Like most occupations, professional athletes begin work either just after high school or following college, but unlike almost all other lines of work, athletes usually retire in their thirties or early forties. While most have entry level jobs in their early twenties, baseball players often have incredible success at this time. While numerous age curves have been produced that can help us predict when players will hit their primes, each player is different and unique, making it unpredictable when and if they will break out and produce at the Major League level.
As fans, young stars dazzle us by succeeding so intensely at such an early part of their career. As they mature, these figures still amaze us, but it becomes more commonplace, standing out less in our minds. Currently Major League Baseball is flush with an abundance of young talent that continues to amaze us. Some names that come to mind immediately include Bryce Harper, Mike Trout, Manny Machado, Matt Harvey, and Stephen Strasburg.
In a recent piece on www.baseballanalytics.org, Bill Chuck took a look at a matchup of two great young pitchers. This past Wednesday the Mets took on the Reds, pitting Matt Harvey against Mat Latos. Havey has been awesome this season, striking out 28% of batters he has faced, compiling a 1.93 earned run average and a 2.44 FIP. Mat Latos may have one fewer "T" in his first name, but he has also excelled in 2013. He sports a 3.17 ERA, 3.38 FIP, and 3.44 K/BB ratio.
Chuck didn't delve into any major issues, choosing to look at Latos, Harvey, and Matt Moore's seasons to date. Still, his piece brings up the idea of the great success of young players. Using Fangraphs version of wins above replacement, we can see how pitchers 25 years and younger have compared to pitchers between the age of 26 and 27 so far in 2013.
First, remember that there are more pitchers at the MLB level in the 26-27 age range than 25 and under, so we shoulder expect better numbers due to the larger sample size. While you might expect the younger cadre to have worse numbers because some have yet to reach their primes, note that in order to be called up and pitching every 5th day at such a young age, these pitchers must be quite good.
This is a list of the top ten starters in the majors in 2013 between in the 25 years old and under group (a more detailed and longer list can be found here):
Other than Jose Quintana, Patrick Corbin, and Jhoulys Chacin, most of these names shouldn't surprise anyone. Harvery leads this class of pitchers with stellar numbers, but Clayton Kershaw who is arguably the best young pitcher in baseball follows him coming in 2nd. Much has been written about Corbin's success, but similar to Chacin and Quintana, the key will be to see if these three pitchers will continue such incredible productivity through September.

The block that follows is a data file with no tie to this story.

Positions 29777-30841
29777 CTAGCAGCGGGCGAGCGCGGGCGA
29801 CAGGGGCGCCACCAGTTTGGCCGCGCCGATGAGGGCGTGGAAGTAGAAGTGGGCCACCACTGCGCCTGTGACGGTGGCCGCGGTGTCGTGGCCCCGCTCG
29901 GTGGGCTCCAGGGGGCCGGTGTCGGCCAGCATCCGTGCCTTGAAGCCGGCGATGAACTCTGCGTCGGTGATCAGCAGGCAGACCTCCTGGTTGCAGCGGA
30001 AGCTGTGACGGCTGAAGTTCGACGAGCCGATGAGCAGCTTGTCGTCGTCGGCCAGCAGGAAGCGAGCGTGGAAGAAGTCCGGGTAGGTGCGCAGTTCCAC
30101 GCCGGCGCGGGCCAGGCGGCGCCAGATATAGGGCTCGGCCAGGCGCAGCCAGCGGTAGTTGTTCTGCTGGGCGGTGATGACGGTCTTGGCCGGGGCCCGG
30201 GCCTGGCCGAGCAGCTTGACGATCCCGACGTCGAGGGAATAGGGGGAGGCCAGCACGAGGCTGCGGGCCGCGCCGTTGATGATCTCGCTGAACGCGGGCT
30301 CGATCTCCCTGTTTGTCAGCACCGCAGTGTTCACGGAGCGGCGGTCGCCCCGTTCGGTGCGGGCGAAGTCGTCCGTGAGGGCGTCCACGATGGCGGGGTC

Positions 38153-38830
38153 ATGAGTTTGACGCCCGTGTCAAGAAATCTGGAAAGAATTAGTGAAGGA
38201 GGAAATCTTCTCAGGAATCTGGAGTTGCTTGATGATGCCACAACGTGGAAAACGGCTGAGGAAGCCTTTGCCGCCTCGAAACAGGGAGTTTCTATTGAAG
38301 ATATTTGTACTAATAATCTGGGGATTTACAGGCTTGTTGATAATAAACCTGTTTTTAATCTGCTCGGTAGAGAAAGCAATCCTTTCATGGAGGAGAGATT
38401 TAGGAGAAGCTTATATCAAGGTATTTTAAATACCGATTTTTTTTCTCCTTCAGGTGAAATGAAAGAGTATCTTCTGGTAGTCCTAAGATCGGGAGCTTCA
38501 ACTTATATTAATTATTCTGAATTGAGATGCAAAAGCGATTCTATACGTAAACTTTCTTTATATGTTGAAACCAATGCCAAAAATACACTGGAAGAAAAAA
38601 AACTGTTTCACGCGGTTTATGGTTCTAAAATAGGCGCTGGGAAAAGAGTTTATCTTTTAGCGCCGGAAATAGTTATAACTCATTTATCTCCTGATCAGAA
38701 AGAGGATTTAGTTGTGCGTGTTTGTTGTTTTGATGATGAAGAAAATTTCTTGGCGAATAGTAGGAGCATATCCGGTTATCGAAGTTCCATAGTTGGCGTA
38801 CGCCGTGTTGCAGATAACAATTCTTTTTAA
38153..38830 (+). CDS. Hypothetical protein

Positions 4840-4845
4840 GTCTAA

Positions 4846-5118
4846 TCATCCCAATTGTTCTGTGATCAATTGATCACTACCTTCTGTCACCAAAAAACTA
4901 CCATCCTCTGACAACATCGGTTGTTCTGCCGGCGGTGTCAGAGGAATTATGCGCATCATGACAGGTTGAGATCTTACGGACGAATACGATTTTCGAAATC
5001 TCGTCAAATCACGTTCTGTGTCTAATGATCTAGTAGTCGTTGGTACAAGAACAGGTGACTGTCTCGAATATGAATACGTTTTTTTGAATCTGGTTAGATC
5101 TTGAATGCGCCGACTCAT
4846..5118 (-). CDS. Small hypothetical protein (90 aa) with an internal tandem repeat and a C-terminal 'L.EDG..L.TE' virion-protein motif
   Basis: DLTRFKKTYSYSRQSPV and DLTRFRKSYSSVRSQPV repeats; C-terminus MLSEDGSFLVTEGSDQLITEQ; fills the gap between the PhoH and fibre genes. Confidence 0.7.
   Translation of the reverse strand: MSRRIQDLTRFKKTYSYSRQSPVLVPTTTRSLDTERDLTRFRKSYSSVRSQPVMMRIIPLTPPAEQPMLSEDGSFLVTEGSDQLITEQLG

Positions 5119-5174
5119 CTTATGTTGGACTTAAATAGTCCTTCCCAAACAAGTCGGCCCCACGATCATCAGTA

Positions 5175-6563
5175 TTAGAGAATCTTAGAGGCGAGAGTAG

Now let's take a look at the top 10 pitchers in 2012 between the ages of 26 and 27(a more detailed and longer list can be found here):
This list has some star power with King Felix and Yu Darvish occupying 2 of the top 3 spots. Interestingly, the average fWar of the top 10 pitchers in each age group has a difference of only 0.04. Maybe this isn't a big enough difference in age to find any significant gap in value, especially when looking at only the best of the best in each category.
Age matters, and it's important to comprehend how incredible pitchers like Matt Harvey, Jose Fernandez, and Madison Bumgarner truly are for their age. These pitchers will become the next Felix Hernandez's and Yu Darvish's and Darvish and Hernandez will mature into the next Andy Pettitte's and Roy Halladay's. Interestingly, when Latos and Harvey faced off, neither pitcher performed exceptionally well, but the two had starkly similar lines. Latos went 6.2 innings, giving up four, striking out 4 batters, and walking one. Harvey threw 6.1 innings, striking out 6, walking 3, and surrendering 4 runs. In the end, the Reds prevailed, and neither Harvey no Latos factored into the decision, but it left fans wanting to see more matchups of young aces like Latos and Harvey.
Jordan Sheffield is an undersized high school pitcher who shot his way up draft boards this fall, with a dazzling performance during the Perfect Game's World Wood Bat Championship. It's hard to believe a singular inning opened as many scouts' eyes as it did, but that's exactly what happened a few months ago in Jupiter.
The oldest Sheffield brother (his younger brother, Justus, is a top prospect next year) pitched a 1-2-3 inning in relief, "without throwing a fastball under 95," topping out at 98. He also mixed in what has been described as a "hellacious" curveball.
Before Sheffield's multi-million-dollar inning, his fastball sat in the low 90s (with good life) most of the summer, occasionally touching 95. His curveball probably has the most upside of all his pitches – it's a hard, tight curve, sitting in the 80-81 range – but his slider and change could become above-average pitches as well.
The high-school wide receiver has an interesting delivery, which you will see below. He possesses an extremely high leg kick, which reminds me of an exaggerated Roy Oswalt.
The biggest knock on Sheffield is his lack of size. The Vanderbilt recruit stands around 6-foot, 180 pounds. Will his body allow him to be a middle-rotation starter, or will he be forced to the bullpen? The answer to that question is going to determine most of his draft value.
UPDATE (5/25): Sheffield was progressing as expected early this season, but the injury bug bit early, subsequently ending his season. He's still a first-round talent, and college will do him some good. TJ + him diminutive frame may raise a red flag, however – it's certainly something to keep an eye on.
Major League Floor